End of Summer or Start of Fall Fishing?
Blog by: Matt Snider , Colorado 8/28/2018
It was a few days ago I heard the mention of Pumpkin Spice Latte. My kids are in their second week of the new school season. Football is underway, and I had a peach beer at the golf course last week. There was a front-page article in the local paper about where to see the foliage change. And today? Well today we got a very mild but gentle reminder that cooler weather is on the way.
Autumn is a slow change, like dusk to dawn. It doesn’t carry the same excitement as spring when everyone is giddy about warm sunny days, greening landscapes, and a looming summer vacation. No, this is a dreary and slow descent into coldness - like an early Monday morning walk into the office.
I like the crisp fall air. I enjoy the crunch of leaves. I love fall fishing. I also thoroughly enjoy ice fishing now, and I look forward to it. I am however, not a die-hard fan of winter like, say, a skier may be. I am not eager for winter, but I know it is coming.
So where are we now? Is this late summer? Or early fall? What sort of fishing are we supposed to be doing? As Lloyd pointed out in his newsletter to TX folks, it is a tricky time of year for fishing. He says “There is a ton of food available for fish this time of year - big fat juicy minnows, small fat juicy sunfish, big fat juicy crawdads... and so on. We are presenting to fish that have a high metabolic rate, given the warm water, but that also have a plethora of choices for food… These fish are going to be both picky and at the same time they will be actively feeding.”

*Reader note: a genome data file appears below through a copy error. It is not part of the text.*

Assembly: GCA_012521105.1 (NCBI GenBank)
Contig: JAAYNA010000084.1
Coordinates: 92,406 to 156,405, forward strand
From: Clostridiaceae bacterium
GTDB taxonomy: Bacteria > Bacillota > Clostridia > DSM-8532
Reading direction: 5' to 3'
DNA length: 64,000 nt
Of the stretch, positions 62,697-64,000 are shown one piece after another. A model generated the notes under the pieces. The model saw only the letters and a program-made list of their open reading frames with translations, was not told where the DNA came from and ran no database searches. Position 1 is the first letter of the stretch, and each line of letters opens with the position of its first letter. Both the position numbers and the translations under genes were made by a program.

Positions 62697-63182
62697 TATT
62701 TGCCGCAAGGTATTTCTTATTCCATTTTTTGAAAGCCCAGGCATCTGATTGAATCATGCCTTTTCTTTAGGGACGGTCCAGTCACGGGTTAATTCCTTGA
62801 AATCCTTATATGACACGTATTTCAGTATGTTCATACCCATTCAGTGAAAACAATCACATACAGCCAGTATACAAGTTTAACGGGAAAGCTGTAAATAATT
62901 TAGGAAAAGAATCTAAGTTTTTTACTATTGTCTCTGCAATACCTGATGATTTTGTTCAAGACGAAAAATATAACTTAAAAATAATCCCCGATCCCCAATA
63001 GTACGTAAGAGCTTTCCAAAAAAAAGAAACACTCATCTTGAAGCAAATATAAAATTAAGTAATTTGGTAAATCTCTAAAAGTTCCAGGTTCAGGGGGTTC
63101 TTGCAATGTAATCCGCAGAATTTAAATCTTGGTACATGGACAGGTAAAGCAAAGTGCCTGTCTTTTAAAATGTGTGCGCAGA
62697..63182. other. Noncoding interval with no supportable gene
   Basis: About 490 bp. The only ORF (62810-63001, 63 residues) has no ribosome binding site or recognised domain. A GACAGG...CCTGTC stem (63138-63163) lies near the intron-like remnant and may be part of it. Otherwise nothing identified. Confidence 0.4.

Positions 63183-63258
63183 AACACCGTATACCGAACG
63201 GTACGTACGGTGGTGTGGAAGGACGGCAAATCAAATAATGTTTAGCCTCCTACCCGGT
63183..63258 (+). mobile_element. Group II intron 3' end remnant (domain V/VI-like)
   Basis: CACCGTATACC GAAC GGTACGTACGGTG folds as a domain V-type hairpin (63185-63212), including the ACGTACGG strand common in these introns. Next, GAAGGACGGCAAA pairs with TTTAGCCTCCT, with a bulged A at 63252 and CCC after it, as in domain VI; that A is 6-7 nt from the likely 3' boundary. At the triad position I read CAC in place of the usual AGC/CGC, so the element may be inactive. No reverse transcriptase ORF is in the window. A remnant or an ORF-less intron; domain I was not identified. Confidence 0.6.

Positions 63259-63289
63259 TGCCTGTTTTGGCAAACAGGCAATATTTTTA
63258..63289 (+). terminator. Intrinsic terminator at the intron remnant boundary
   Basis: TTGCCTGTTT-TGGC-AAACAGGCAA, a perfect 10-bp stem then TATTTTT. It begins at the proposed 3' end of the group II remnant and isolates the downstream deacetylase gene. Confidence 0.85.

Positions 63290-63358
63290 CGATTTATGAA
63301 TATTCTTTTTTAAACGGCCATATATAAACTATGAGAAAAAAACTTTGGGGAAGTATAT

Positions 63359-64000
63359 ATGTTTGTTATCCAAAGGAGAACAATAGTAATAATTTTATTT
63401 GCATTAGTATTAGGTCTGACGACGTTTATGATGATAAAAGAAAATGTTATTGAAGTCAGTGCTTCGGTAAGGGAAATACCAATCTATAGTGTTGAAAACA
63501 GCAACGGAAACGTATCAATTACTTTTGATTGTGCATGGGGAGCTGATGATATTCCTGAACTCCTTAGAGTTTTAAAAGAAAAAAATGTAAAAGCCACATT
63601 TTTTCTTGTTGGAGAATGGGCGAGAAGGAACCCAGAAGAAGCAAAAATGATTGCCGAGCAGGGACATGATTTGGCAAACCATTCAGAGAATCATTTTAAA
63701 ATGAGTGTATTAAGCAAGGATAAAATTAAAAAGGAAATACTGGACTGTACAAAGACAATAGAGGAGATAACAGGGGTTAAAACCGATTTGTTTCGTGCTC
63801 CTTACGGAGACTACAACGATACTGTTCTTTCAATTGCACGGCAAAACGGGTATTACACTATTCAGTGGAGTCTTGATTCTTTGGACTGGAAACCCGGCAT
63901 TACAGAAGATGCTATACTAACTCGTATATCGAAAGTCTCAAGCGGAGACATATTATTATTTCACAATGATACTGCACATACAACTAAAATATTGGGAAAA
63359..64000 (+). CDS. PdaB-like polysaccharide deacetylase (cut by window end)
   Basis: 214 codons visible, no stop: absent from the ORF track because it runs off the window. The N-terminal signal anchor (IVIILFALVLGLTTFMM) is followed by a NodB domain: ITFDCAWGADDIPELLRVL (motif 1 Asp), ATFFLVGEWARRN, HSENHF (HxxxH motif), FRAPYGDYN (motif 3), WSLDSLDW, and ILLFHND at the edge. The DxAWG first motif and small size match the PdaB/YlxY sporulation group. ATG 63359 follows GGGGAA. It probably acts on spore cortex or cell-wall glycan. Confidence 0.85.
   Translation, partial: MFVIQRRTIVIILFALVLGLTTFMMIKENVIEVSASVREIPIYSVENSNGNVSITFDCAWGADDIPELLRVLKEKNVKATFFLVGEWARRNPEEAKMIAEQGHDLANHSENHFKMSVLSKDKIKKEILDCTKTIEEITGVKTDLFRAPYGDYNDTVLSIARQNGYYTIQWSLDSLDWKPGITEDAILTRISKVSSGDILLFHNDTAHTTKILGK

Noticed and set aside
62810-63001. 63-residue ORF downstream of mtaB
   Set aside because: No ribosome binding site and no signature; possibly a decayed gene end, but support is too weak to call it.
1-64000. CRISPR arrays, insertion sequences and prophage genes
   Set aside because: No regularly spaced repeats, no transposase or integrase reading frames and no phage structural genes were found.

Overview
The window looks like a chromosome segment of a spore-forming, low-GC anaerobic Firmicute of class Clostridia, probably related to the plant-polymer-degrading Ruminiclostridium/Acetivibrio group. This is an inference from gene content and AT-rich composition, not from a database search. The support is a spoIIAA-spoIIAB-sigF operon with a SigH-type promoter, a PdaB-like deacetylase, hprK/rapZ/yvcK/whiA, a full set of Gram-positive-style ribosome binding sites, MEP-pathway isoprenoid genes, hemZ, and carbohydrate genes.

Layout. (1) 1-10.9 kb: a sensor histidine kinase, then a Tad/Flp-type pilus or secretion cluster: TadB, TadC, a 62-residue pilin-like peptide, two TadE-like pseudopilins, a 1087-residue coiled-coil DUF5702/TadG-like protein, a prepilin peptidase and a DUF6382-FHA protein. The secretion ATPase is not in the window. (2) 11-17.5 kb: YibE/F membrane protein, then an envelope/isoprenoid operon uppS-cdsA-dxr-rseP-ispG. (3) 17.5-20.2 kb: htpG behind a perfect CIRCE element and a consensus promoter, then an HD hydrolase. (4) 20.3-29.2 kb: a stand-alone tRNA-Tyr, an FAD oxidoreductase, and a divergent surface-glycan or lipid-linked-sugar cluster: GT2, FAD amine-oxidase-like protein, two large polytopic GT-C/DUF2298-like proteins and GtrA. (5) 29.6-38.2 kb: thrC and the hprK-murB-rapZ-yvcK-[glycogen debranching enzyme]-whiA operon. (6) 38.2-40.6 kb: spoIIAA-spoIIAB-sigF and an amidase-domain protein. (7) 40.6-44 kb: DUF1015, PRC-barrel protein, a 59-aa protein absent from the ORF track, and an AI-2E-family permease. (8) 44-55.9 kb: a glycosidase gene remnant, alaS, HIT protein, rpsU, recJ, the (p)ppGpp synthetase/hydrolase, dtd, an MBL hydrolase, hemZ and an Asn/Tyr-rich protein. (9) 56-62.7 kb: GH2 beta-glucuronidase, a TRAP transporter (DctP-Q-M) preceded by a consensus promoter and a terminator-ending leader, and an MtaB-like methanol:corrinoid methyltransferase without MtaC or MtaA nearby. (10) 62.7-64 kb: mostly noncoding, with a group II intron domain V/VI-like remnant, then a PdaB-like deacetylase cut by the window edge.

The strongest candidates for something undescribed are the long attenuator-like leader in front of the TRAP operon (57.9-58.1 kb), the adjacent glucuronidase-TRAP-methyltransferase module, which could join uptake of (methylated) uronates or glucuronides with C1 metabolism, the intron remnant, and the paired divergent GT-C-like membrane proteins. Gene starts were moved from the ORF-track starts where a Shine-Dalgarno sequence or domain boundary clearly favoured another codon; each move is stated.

You’ll hear many folks, from your local shop to global social media, talking about the “feed bags” the fish will be putting on, and how much they eat from here till winter. While I don’t doubt they’re feeding, and likely more plump now than they were this spring, I don’t quite buy into a blanket implication that fishing should now be easy and fast. No, it’s not that easy. Just like any other time of year, seasonal changes should bring change to the techniques you employ for catching fish. Different species, different lakes, different temps, different feeding habits.
This time of year, as when trying to develop a pattern in any season or any body of water on any given day, don’t get stuck in your ways. What may have worked last month may not now. Take comfort in playing around with things, and enjoy the puzzle that it brings to you. As Lloyd put it, “Try everything. Try anything. When you find what works, don't get married to it though.” And as Dave stated in his email contribution, “Many struggle catching during late summer, in large part because they lock themselves into fishing for specific species, using the same techniques that were successful earlier in the year… there’s nearly always something willing to bite, if you’re just willing to be flexible in your choice of fish and methods.”
What changes do you make? I’d like to put together a piece with tips and tidbits about approaching late-summer/autumn/fall fishing. If you have advice, anything you want to share, techniques, tips, considerations in regards to fishing for any species in any body of water during this period, please shoot me an email at firstname.lastname@example.org